Parshat Naso: Carry On

hero image
Negev desert
31 May 2009
Arts & Media

To serve and to carry…

It was a wasteland. I remember.

Nothing could ever grow there. Not plants and not relationships. I would walk there, thinking what a perfect world – after all, waste was all I knew.

This was the reality into which I was born. I grew up believing that what you see is what you get. And all I saw was a world in confusion so all I got was confused.

I remember my friends, how they felt so insignificant they would do anything to feel special, how they felt so low they would do everything to get high. And by anything and everything I mean anything and everything. Of course, they told me they were happy, that this was what they wanted, but I wonder what they told themselves when they were alone and sober. Maybe that’s why they never were, alone and sober.

This was the wasteland and it had started taking a toll on me as well. I couldn’t stand looking at my friends’ decay, nor could I live with the notion that waste here is the warden and growth its broken prisoner. How can it possibly be, salty tears so normal and sweet smiles so alien?

It was in the most desolate part of the wasteland that everything changed.

I would walk there sometimes, just to get away from it all. It was so dead that even the sun would not dare show its face there. It was dark and cold and, the sad thing was, I felt right at home.

This time, as I walked there, I saw a little child making its way through the needle thorns and black leaves. As the child approached, or perhaps I approached the child, I could make out an unbelievable sight – the child was leaving a trail! Wherever it walked, whatever it touched, turned beautiful, became alive: the thorns suddenly bloomed flowers, the leaves magically turned green, the blackness blazed with a glow warm even on my scarred face.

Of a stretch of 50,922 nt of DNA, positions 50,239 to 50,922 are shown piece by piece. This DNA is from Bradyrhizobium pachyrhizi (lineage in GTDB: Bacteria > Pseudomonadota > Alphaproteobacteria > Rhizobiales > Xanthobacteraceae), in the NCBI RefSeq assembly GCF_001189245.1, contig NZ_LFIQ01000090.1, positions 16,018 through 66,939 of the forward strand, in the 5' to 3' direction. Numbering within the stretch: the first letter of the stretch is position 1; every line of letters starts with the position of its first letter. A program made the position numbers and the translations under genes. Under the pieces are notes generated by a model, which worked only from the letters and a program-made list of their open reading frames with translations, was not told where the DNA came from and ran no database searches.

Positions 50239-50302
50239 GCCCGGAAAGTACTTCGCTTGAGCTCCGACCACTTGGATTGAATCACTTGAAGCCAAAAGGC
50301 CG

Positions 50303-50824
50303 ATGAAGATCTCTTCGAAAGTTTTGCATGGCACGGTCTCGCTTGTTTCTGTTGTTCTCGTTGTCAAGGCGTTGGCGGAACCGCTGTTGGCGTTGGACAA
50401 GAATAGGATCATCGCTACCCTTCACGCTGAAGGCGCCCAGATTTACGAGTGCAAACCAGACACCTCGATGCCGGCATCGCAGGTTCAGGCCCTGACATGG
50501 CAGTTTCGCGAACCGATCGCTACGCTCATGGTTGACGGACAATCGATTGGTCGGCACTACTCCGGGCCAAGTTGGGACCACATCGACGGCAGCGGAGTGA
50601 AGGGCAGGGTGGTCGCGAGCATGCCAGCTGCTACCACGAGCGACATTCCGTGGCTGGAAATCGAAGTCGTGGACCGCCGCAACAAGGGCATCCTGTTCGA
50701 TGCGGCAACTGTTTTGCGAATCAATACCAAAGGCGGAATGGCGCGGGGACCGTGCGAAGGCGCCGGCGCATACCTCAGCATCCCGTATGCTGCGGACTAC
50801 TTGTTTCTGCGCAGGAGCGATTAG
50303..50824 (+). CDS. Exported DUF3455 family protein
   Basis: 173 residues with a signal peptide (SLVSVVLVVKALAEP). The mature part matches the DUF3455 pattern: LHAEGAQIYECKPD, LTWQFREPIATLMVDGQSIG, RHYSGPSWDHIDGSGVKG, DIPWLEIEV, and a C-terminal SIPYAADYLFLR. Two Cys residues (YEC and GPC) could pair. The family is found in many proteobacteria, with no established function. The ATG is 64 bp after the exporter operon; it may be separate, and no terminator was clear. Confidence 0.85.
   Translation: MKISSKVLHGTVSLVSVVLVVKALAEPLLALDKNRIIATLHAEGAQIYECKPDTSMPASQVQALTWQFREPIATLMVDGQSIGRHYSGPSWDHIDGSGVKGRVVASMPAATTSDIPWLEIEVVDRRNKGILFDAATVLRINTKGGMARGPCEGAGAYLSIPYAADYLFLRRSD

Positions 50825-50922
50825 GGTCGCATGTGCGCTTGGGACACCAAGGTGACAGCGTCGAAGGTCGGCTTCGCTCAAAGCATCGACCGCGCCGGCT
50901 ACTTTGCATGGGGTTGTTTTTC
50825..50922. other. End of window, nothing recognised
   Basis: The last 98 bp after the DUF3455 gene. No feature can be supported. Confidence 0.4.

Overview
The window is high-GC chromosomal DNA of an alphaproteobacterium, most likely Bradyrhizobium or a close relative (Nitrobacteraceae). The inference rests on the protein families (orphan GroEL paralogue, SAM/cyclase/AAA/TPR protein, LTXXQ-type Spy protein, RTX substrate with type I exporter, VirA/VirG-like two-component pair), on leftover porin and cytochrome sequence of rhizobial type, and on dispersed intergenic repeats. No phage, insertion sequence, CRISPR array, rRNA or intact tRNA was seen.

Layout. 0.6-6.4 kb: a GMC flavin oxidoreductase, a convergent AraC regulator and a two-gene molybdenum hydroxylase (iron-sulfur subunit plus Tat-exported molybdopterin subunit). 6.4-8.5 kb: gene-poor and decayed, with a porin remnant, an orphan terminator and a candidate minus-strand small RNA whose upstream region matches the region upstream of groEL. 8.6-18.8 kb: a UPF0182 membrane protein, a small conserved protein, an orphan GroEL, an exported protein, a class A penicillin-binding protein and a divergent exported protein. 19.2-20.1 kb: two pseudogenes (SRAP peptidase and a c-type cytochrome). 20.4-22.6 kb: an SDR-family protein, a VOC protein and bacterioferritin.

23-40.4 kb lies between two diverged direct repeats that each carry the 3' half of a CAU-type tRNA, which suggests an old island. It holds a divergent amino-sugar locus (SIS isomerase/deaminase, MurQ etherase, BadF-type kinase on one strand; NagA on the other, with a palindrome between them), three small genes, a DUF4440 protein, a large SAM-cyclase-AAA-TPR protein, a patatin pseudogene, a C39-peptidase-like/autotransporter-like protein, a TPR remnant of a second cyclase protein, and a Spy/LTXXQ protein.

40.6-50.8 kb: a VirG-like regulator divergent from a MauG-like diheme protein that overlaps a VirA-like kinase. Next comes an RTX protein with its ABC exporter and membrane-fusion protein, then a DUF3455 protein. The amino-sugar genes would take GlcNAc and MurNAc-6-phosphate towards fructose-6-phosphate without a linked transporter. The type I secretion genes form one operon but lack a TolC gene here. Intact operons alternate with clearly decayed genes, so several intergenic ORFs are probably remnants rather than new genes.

As the child came closer to me, or perhaps I came closer to the child, I could see it was carrying something – not necessarily in a bag or briefcase but more like in itself. The child was carrying something in its being that was shiny and I couldn’t recognize it.

The child turned to me – not startled, but almost expectant – and I turned to the child.

The child ran over to me and grabbed me around the leg, holding on tight. And I began to weep.

The child stepped back and looked at me. Through my blurry – though never clearer – vision, I could see the question in the child’s pure face: “Now you understand?”

I nodded my head. I understood.

It was a wasteland. I remember. And I shall never forget. But now I know that I carry a glow, and I illuminate everywhere I walk and everything I touch. It took the child to remind me that I carry what it carries, that we all carry, even (and especially) in the deepest wasteland, a holy of holies, a soul that ignites as it burns.

The child reminded me that a wasteland is a time and place we are passing through, only so that we can take what we carry and turn the waste into promise.

Let us carry on. And what seemed to be yesterday a wasteland, we know today is a land of promise.

Mendel Jacobson is a writer, poet and journalist living in Brooklyn. His weekly poetry can be seen at

The words of this author reflect his/her own opinions and do not necessarily represent the official position of the Orthodox Union.